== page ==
Banks do not engage in "earnings management" any more than other companies do, Securities and Exchange Commission Chairman Arthur Levitt said Friday.
But he suggested the practice could have serious ramifications in banking because it can affect how banks reserve for loan losses.
"Reserves are important to the banks in providing a kind of protection for bad loans," Mr. Levitt said. "We intend to work very closely with banking regulators in terms of providing guidance for banks in connection with the establishment of reserves."
Mr. Levitt's remarks, made to reporters at the Securities Industry Association's annual conference here, came amid an SEC inquiry of accounting practices at SunTrust Banks Inc., Atlanta. The SEC is concerned that the $60.7 billion-asset banking company has maintained excessively high loan-loss reserves to create the impression of smooth earnings.
News of the SunTrust investigation set off alarms in the banking industry, which felt the agency was treading on safety and soundness issues better left to banking regulators. On Friday, Mr. Levitt reassured bankers that the SEC was not singling out the industry as it moves to address earnings management techniques at public companies.
'I wouldn't cite banks any more than I would cite other elements of the economy," Mr. Levitt said.
Extending the olive branch, Mr. Levitt said the SEC would not set any policy on loan-loss reserves on its own: "We don't intend to come down unilaterally with a pronouncement without working very closely with banking regulators."
At the American Institute of Certified Public Accountants' conference in Washington on Friday, banking regulators confirmed that they have been in touch with the SEC over the issue.
Zane D. Blackburn, chief accountant for the Office of the Comptroller of the Currency, said his agency does not want to send bankers a message that conflicts with that of the SEC. But banks do need to be well reserved.
"Reserves are absolutely needed given what's in the portfolio today," he said. "We feel there is inherent loss in the (industry's) portfolio."
Gerald A. Edwards Jr., deputy associate director for regulatory reporting and accounting for the Federal Reserve, said the debate over reserves "can be resolved without sending the wrong message to the industry."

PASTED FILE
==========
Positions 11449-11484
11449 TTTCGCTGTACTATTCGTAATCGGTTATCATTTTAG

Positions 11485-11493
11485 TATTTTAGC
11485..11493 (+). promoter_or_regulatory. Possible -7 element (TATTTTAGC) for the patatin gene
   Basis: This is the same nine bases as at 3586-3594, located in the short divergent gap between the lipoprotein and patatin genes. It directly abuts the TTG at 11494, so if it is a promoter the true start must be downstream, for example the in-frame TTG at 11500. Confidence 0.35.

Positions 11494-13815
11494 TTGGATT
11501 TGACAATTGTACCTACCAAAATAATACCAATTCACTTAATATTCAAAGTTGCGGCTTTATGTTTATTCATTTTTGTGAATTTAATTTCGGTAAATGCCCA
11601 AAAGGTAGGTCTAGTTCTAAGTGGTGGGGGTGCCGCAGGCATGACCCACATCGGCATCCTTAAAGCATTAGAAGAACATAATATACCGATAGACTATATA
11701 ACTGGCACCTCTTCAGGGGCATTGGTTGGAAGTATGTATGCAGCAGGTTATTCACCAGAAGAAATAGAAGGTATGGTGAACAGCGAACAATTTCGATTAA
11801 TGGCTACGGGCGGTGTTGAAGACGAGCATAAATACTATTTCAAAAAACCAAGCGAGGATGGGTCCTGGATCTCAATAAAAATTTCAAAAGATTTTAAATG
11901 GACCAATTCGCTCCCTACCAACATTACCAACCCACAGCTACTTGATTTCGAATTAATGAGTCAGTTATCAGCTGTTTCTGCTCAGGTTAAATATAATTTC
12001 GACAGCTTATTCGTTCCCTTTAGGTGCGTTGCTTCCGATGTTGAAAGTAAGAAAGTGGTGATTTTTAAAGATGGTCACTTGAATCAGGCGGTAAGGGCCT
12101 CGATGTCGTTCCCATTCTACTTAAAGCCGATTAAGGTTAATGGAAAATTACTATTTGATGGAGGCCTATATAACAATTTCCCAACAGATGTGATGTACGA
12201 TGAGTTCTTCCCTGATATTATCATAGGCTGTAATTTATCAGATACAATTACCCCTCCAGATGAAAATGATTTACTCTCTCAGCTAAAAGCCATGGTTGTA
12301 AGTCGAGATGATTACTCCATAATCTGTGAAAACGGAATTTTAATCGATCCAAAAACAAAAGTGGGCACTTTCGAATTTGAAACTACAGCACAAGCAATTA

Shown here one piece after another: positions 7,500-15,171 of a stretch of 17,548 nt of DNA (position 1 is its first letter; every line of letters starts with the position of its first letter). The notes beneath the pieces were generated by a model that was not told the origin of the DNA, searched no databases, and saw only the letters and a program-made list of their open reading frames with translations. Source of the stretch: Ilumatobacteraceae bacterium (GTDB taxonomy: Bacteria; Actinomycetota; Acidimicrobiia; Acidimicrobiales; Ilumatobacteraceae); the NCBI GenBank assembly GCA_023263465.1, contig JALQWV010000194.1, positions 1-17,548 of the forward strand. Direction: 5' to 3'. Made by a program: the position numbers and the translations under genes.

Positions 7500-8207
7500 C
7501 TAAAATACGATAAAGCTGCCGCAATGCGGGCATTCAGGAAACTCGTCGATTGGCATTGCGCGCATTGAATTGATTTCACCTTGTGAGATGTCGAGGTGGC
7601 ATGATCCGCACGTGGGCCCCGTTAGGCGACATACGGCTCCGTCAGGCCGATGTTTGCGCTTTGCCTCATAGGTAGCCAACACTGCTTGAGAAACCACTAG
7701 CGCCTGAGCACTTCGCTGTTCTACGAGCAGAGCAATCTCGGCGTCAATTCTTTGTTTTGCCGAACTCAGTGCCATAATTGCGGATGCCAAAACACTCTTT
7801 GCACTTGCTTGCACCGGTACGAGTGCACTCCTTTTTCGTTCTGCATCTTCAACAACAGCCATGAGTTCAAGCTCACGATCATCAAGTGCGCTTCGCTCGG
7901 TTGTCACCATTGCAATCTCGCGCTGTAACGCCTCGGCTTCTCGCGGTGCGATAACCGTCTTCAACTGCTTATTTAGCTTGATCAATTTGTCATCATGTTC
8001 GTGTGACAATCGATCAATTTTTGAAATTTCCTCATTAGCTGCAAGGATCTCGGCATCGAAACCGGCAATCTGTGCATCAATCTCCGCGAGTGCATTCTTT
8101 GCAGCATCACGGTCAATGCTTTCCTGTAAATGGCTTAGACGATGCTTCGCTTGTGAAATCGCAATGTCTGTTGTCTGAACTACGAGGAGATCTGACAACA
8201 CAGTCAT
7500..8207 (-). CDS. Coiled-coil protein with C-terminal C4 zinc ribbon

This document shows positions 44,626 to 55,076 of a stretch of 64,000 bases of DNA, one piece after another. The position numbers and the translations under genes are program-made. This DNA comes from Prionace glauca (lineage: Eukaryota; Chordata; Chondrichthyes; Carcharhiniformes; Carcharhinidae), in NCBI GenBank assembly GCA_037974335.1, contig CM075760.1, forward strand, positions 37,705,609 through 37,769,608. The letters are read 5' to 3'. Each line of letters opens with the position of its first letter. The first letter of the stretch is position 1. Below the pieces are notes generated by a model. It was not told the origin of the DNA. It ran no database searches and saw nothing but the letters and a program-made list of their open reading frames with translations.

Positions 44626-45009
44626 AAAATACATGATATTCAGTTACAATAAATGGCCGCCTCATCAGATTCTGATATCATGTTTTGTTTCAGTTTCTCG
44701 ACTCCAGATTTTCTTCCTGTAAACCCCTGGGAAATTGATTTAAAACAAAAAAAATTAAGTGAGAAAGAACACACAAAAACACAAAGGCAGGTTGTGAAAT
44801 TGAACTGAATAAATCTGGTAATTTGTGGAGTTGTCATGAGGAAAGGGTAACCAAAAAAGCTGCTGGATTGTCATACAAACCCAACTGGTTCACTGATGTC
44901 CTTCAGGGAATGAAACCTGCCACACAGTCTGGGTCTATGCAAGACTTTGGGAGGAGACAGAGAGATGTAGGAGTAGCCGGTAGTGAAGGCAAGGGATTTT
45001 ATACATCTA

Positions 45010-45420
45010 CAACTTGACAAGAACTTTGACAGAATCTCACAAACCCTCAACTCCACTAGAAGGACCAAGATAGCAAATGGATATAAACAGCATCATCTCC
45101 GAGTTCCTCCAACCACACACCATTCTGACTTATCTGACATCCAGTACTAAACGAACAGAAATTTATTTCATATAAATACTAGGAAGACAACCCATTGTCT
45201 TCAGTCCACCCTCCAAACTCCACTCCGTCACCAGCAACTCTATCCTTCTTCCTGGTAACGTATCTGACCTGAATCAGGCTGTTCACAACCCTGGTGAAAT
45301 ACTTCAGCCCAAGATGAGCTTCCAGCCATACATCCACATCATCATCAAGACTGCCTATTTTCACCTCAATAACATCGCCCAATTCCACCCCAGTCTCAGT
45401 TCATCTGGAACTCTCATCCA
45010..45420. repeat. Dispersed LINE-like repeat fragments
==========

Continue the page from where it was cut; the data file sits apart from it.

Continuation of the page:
In addressing the SIA on Friday, Mr. Levitt talked about the SEC's relationship with banking and other regulators. He also reminded brokers of the need for integrity in dealing with retail investors and to gird themselves for an increased reliance on technology.
Mr. Levitt acknowledged that banking and securities regulators need to define a "structure to protect investors and maintain the integrity of our markets."
Still, he said his long tenure and relationship with banking regulators was paying off. "The staff meets continually," he said. "We've been able to get things done that any other relationship would not have provided."
Mr. Levitt took a tough stance on bad sales practices among broker- dealers. These include the aggressive bid by brokers to sell their firm's proprietary mutual funds and the payment of incentive compensation to tout a particular company's product.
"The difficulty in eliminating such conflicts can never be an excuse to turn away," he said.
Mr. Levitt also called on Wall Street to recognize the huge popularity of the Internet and its implications. "Technology is allowing the average investor to eliminate or at least minimize the middleman," he warned.
Broker-dealers will have to rely more on income from value-added services than from commissions, he said. Services such as advice or the ability to fine-tune the wealth of information on the Internet must be provided to savvy retail investors, said Mr. Levitt.
"He's right on the money," said James F. Higgins, president and chief operating officer Morgan Stanley Dean Witter.
Full-service firms such as Morgan Stanley can use technology to reach customers that need more hand-holding, Mr. Higgins said.
"We view technology as a value-added service that we use to better serve our clients," he said.